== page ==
Tag Archives | market value

Book Value of Equity Per Share (BVPS)

See also:
Price to Book Value Analysis
Price to Sales Ratio Analysis

Book Value of Equity Per Share (BVPS) Definition

Book Value of Equity per Share (BVPS) is a way to calculate the ratio of a company’s Stakeholder equity (as stated in the balance sheet) to the number of shares outstanding. Investors commonly use BVPS to determine if a stock price is under or overvalued by looking at the company’s current state.


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Book Value vs Market Value

Investors use both Book Value and Market Value to build strong portfolios. The market price of a stock provides hints to the company’s future growth and financial stability. The book value reveals the current state of a company calculated by its balance sheet. Using both values can assist you in determining whether a stock is valued correctly, thereby helping you invest your money wisely. For example, a company’s BVPS is $4 and the market value is $10. In this case, it does not necessarily mean that the stock is overvalued. However, it might mean that the company’s assets have a high earning power or potential. In comparison, it doesn’t necessarily mean it is an undervalued stock if a company’s BVPS is $4 and the market value is $2. Instead, it might mean that the financial market has lost confidence in the company’s ability to generate future profits.

Book Value of Equity Per Share Formula

Calculate the BVPS of a company by dividing total stakeholder equity (excluding preferred shares) by total shares outstanding. Refer to the following formula to calculate BVPS:

BVPS =  Value of Common Equity / # of Shares Outstanding

Example of Book Value of Equity Per Share (BVPS)

For example, ABC & Co. has $30,000,000 of stockholder’s equity, $7,000,000 of preferred stock, and an average of 5,000,000 shares outstanding during the period measured. Calculate BVPS using the following formula:

$30,000,000 Stockholder’s Equity – $7,000,000 Preferred Stock ÷ 5,000,000 Average Shares Outstanding

= $4.60 Book Value Per Share

Download the Top 10 Destroyers of Value to identify any destroyers of value and maximize the potential value.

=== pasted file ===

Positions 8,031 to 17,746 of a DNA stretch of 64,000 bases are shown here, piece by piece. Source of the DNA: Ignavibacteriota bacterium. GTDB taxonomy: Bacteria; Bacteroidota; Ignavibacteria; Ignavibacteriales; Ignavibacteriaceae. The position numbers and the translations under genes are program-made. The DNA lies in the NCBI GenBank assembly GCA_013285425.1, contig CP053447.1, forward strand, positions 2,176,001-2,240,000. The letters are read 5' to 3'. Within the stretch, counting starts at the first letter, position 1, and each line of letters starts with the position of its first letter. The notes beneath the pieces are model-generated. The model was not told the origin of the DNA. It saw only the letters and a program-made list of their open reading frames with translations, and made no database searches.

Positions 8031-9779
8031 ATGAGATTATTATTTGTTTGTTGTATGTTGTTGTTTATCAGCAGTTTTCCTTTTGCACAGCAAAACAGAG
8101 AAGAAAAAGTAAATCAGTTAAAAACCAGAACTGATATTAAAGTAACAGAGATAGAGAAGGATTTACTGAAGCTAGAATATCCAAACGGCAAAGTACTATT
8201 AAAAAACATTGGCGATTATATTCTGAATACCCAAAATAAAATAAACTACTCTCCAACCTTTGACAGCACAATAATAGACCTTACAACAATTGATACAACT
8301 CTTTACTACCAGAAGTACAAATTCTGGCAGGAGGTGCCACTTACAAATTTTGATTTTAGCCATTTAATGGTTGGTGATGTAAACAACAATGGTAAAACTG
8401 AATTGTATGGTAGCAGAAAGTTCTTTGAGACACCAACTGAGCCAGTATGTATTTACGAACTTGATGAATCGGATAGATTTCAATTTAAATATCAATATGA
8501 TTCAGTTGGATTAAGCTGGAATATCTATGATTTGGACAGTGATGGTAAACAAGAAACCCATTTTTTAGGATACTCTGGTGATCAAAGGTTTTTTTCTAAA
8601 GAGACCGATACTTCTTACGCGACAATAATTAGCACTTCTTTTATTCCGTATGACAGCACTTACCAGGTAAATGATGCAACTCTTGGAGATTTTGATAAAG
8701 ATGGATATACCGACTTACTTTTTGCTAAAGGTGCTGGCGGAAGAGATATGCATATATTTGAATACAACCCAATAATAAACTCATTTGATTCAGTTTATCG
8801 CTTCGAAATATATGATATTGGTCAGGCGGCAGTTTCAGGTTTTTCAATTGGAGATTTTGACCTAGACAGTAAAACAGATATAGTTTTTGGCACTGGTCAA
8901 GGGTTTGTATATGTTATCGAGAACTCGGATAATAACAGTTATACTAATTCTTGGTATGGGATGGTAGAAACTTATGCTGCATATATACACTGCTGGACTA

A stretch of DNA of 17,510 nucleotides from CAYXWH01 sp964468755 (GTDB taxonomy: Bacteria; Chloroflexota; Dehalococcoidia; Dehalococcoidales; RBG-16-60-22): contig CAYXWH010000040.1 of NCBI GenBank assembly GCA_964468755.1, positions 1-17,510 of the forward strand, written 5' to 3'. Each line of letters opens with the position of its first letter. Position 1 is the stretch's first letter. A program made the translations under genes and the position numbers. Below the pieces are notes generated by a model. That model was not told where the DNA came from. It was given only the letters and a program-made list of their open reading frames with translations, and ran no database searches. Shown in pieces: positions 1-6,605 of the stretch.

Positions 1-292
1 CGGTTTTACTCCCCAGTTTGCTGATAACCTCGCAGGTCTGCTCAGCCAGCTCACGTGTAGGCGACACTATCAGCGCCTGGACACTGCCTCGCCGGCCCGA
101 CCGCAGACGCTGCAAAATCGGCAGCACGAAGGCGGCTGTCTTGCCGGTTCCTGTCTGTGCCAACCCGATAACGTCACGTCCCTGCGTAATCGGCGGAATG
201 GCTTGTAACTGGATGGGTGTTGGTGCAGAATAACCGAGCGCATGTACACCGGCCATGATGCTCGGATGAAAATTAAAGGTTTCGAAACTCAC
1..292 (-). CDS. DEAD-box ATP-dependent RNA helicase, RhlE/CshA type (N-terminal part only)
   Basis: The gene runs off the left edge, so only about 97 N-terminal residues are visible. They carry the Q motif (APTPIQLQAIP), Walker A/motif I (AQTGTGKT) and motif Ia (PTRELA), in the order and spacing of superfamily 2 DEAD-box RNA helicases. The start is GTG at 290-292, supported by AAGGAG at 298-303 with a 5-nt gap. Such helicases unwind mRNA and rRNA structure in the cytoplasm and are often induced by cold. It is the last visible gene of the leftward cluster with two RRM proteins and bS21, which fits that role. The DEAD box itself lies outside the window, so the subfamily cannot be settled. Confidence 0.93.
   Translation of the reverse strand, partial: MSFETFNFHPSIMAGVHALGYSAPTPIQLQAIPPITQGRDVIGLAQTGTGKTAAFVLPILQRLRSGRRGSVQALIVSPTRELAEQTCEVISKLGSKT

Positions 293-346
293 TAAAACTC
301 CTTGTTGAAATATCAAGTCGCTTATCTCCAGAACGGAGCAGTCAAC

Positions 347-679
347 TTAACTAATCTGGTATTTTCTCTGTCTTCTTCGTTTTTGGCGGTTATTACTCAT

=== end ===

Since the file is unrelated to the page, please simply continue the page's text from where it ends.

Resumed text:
Book Value of Equity Per Share

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Book Value of Equity Per Share

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Fair Market Value

See Also:
Adjusted EBITDA
Asset Market Value vs Asset Book Value
Valuation Methods
Goodwill Impairment

Fair Market Value Definition

The Fair Market Value definition is the price a specific property, asset, or business would be purchased for in a sale. A company’s fair market value should be an accurate appraisal of its worth.

Calculating Fair Market Value is subject to the following conditions:

  1. Prospective buyers and sellers must be knowledgeable about the asset.
  2. Buyers and sellers must not be coerced or strong-armed into selling or purchasing.
  3. All parties must provide a reasonable time frame to complete the transaction.

In other words, an estimate of the amount of money an industry-educated, interested, unpressured buyer would pay to an industry-educated, interested, unpressured seller is the FMV.

How to Determine the Fair Market Value of Your Company

If you are considering selling your business in the future or are just trying to strategically plan for the long-term, then it is crucial that you determine the fair market value of your company. The difference between the fair market value and the purchase price can often be considerable; consequently, many sellers hire professional appraisers for business valuation. This cost can range from a few thousand dollars to $50,000; however, we highly recommend to hire a third party as most owners inaccurately estimate the value of their business, which can lead to disappointed expectations regarding the company’s value or a low sale that leaves hard-earned money on the table.

(Are you in the process of selling your company? The first thing to do is to identify “destroyers” that can impact your company’s value. Click here to download your free “Top 10 Destroyers of Value“.)

What Your Appraiser Will Look For

There are many ways to calculate the Fair Market Value of your business; some of the factors that affect a business’s FMV are the business type, the economic conditions at the desired time of sale, the book value, recent income, dividends, goodwill, and recent prices paid for comparable businesses. During an assessment of your company, an appraiser will look for the following items along with many others:

  1. Future Earnings: An appraiser will forecast future earnings over multiple years, factoring in the discount cash flow and discount residual value by comparing your company to similar ones. The discount rate reflects the diminishing value of money year after year. They will also determine the “capitalization of earnings rate,” which indicates the cost of capital and the company’s risk.